Primary and secondary school are free and mandatory from the age of 6 to 15. Although Kazakhstan once had a strong educational system, economic problems have affected the country's ability to maintain its programs and standards.

Primary school begins at age 6 and secondary school is for students between 11 and 18. Classes are large, with 40 or more children. Many pupils attend school for half-days, either from 8:30 a.m. to 12:30 p.m. or 1 to 5 p.m. During a short snack break, young pupils may have a roll and a glass of milk, sometimes provided by the school.

After primary school, students may do two years of secondary school, followed by a vocational program, or five years of secondary school, followed by further education at a postsecondary institution. Kazakhstan has two universities, as well as polytechnical institutes that offer training in science and engineering, business academies, and conservatories for arts training.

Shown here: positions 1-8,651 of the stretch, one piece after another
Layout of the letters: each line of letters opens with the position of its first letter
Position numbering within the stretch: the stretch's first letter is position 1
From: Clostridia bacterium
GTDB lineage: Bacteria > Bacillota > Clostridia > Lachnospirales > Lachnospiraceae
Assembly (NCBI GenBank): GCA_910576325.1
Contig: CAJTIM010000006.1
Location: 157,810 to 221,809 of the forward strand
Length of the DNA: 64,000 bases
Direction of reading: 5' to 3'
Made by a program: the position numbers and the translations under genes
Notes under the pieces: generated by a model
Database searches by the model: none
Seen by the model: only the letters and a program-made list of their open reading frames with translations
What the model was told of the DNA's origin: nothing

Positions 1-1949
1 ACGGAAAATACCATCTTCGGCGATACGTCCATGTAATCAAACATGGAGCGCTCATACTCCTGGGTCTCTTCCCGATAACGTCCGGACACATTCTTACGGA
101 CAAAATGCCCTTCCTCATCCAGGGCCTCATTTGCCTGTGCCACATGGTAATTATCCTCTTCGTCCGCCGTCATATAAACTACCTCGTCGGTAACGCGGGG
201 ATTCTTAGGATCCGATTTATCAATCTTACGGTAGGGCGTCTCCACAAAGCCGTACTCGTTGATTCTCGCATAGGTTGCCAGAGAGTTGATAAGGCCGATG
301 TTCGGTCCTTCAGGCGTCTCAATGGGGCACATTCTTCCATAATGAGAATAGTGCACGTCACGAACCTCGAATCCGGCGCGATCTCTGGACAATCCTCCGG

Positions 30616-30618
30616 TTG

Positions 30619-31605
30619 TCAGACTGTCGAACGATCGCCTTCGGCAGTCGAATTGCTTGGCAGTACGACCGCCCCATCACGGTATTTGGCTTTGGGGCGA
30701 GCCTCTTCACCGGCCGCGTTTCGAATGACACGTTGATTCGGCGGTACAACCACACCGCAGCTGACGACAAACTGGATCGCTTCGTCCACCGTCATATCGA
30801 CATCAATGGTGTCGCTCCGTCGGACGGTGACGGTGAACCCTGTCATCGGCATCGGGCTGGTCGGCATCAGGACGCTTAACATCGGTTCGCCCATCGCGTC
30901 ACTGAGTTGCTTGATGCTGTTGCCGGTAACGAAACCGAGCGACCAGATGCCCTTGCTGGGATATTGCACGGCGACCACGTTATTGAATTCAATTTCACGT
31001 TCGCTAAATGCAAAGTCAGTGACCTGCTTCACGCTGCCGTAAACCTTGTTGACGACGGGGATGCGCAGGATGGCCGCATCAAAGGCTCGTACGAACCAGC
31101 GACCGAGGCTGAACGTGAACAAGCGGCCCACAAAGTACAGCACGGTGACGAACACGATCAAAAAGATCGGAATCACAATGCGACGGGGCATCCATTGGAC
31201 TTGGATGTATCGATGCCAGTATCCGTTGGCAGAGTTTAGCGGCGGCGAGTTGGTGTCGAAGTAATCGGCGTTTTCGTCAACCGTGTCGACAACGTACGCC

Parents can choose whether their children will learn in Kazakh or Russian. The government is opening more Kazakh schools as the country slowly switches to that language. Some families send their children to religious schools called madressahs, where they are taught about Islam.

  Did you know?
Because parts of the country are very sparsely populated, Kazakhstan offers several distance education programs to allow students to continue their studies, even if they live far away from a school.
Now that Kazakhstan has become independent, its teachers face special challenges. Most were educated in Russian, but now schools need Kazakh-speaking instructors. Many textbooks from the Soviet era promoted Soviet political ideas and are no longer useful. Printing new textbooks is expensive and Kazakhstani texts are in short supply.
  Did you know?
Kazakhstan has several specialized sports schools that train promising athletes for national and international competitions.